Sidekicks: It Takes a Village

Many years ago I had the privilege of being a co-chair to a Bouchercon.  This is the granddaddy of mystery events, and I was honored to serve.  I’m also very proud that our event was highly successful—yes, I’m biased, but we did receive rave reviews.

But here’s the point:  It couldn’t have happened without a cast of sidekicks.  My sidekicks were mostly pulled from Sisters in Crime, and I’ve come to think of them as my village.  It takes a village to work together and accomplish a mighty task.

Fast-forward a bunch of years, when I wrote my first Nell Letterly mystery.  As her story unfolded, it seemed that Nell was going to have three sidekicks, and then I worried that three sidekicks would be too many for any sleuth.  (We can always find some doubts to undermine us, right?)  But I wrote them anyway.  It felt right.

Nell’s stories are all about family, and her sidekicks are her family:

  1. Terra, her know-it-all teenage daughter,
  2. Nell’s cranky and over-protecting dad, and
  3. Gillian, her opinionated, soon-to-be ex-sister-in-law who is everything Nell is not.

I couldn’t eliminate any of them.  They’re all the family Nell has.  And besides, it takes a village to make a family, too.  These characters are fun to work with, as family dynamics play them off each other.  Each one has a special skill that helps Nell find the information she needs to sleuth.  The extent of their roles varies in each book.  Sometimes they shift out of sidekick role and become secondary characters with other purposes.

Next month, the third in the series will be released:  Murder for a Cash Crop.  In that book, Gillian takes on the dominant role as sidekick, on account of the nature of information Nell needs to uncover.  Terra and Dad are still there in the story, but with lesser roles.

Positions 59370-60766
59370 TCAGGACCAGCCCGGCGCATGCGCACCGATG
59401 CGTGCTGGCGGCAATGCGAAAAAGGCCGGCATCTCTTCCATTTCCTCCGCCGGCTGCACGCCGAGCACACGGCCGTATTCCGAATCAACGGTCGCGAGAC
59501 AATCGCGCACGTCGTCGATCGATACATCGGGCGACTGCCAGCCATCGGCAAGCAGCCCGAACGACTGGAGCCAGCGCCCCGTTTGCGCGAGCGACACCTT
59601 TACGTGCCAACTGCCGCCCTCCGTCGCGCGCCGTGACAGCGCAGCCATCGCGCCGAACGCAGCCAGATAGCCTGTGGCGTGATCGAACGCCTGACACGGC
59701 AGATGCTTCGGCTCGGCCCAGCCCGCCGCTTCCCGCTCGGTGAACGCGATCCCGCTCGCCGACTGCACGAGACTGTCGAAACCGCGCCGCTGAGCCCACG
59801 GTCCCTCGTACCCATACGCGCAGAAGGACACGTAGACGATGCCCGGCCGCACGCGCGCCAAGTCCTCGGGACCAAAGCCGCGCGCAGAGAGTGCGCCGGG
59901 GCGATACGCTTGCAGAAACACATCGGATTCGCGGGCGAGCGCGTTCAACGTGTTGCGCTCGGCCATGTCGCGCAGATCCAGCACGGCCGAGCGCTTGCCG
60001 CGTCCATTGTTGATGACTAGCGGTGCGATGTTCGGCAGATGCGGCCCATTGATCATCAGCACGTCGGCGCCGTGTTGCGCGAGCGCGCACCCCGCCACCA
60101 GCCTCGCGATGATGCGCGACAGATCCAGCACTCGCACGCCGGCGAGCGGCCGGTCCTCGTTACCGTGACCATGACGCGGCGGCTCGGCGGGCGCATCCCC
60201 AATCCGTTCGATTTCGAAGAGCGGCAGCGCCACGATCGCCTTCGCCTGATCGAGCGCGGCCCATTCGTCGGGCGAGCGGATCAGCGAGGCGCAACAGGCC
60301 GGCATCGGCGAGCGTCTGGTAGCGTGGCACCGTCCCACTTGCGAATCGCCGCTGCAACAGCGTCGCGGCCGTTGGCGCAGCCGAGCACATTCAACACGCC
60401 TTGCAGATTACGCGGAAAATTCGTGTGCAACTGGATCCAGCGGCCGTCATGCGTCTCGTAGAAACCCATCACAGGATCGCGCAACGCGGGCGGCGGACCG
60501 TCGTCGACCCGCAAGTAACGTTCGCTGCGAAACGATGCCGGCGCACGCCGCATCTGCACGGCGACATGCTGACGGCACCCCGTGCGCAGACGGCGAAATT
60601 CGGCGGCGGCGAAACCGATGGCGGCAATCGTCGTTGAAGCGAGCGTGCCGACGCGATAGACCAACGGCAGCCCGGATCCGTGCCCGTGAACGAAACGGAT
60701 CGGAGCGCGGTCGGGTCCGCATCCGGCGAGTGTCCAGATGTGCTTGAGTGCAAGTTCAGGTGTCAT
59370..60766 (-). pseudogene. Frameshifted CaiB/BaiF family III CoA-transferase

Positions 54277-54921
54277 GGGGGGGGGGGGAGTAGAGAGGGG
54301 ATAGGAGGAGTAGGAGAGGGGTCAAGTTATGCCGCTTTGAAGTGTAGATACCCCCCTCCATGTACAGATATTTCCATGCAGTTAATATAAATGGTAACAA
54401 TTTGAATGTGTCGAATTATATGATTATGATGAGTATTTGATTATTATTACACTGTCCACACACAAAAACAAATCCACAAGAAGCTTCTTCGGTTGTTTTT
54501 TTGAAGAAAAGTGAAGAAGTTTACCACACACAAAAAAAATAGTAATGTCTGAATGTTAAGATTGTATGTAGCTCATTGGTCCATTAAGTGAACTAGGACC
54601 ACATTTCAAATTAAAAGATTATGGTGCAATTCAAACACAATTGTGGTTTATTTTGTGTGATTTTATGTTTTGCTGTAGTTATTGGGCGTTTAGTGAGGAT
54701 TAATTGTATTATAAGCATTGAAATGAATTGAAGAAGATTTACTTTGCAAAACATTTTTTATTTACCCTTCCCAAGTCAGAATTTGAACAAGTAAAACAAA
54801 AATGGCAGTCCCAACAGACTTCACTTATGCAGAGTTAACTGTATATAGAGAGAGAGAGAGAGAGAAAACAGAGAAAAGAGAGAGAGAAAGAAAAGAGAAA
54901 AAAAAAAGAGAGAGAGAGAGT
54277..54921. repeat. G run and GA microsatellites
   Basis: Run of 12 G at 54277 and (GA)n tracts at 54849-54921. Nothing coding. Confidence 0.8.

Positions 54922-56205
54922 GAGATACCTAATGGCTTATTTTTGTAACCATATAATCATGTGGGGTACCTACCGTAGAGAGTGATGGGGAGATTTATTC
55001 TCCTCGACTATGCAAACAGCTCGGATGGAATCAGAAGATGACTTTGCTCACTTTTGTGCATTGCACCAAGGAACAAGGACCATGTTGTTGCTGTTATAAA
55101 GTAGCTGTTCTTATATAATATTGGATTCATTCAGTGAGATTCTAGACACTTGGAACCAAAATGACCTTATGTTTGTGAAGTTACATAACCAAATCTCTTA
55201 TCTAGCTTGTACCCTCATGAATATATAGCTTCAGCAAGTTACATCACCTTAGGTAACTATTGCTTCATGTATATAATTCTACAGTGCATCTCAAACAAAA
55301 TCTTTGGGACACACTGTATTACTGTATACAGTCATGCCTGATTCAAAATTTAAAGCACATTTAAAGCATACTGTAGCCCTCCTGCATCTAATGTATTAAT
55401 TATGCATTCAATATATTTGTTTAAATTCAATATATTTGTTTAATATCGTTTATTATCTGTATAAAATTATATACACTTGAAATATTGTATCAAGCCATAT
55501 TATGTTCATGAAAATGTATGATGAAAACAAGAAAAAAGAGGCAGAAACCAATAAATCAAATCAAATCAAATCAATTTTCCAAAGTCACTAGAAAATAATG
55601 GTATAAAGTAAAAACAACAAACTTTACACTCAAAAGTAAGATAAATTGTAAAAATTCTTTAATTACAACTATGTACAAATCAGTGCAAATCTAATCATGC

It’s not so very different from Bouchercon, when on a monthly basis the importance of my sidekicks shifted due to the order of tasks and when they needed to be completed.  But I still wonder:  are three sidekicks too many for a mystery novel?  What do you think?


14 thoughts on “Sidekicks: It Takes a Village”

  1. Three sounds perfect to me and each brings something special to the party. I especially like the idea of each taking a more featured role in the individual books. That should keep the readers interested, and the writer too, I would think. Well done!


  2. Thanks, Kait! And Mary, I’m not planning on getting rid of any of my guys. They work well for my purposes. My question is about sidekicks in general. Usually we just think of one sleuth and one sidekick. Holmes and Watson. They work as a pair. Is a gaggle as effective?


  3. I’ve seen other writers have more than one sidekick. Look at Inspector Gamache! He ends up having ten or twelve by Book 9, How the Light Gets In. The UK Detective Inspectors usually have two, a detective sargent and a detective constable. Only your imagination limits you and how many you need and how to use them.


  4. I’m dying to go to Bouchercon. I need to pick your brain about it.
    I love dads as sidekicks. My favorite is Keith Mars, Veronica’s dad. I find myself writing adult mysteries where the dad is a sidekick. Fun way to incorporate family into the story.


  5. I think multiple “sidekicks” are appropriate and, in fact, very realistic. In books I read, I appreciate the family dynamics and social interactions among multiple friends. After all, if no one in the books likes the person, how can I? Even murders have many friends and co-conspirators.


  6. Yeah, I think the classics always have one, but really – I think you can have more. I mean consider real life. You don’t have just one friend, right? Different friends for different situations. So too with sidekicks.

    And yes, Kimberly – just go!


  7. Great post, Sue! I think there can be many sidekicks. As long as each one adds something different to the story, which yours do, the more the merrier! And I love that each of your literary sidekicks gets their own spotlight in different books 🙂


  8. Glad to know that you all agree! Rotating Gaggle, ha, Peg! Right, Kate, they’ve got to add something different to justify being there.


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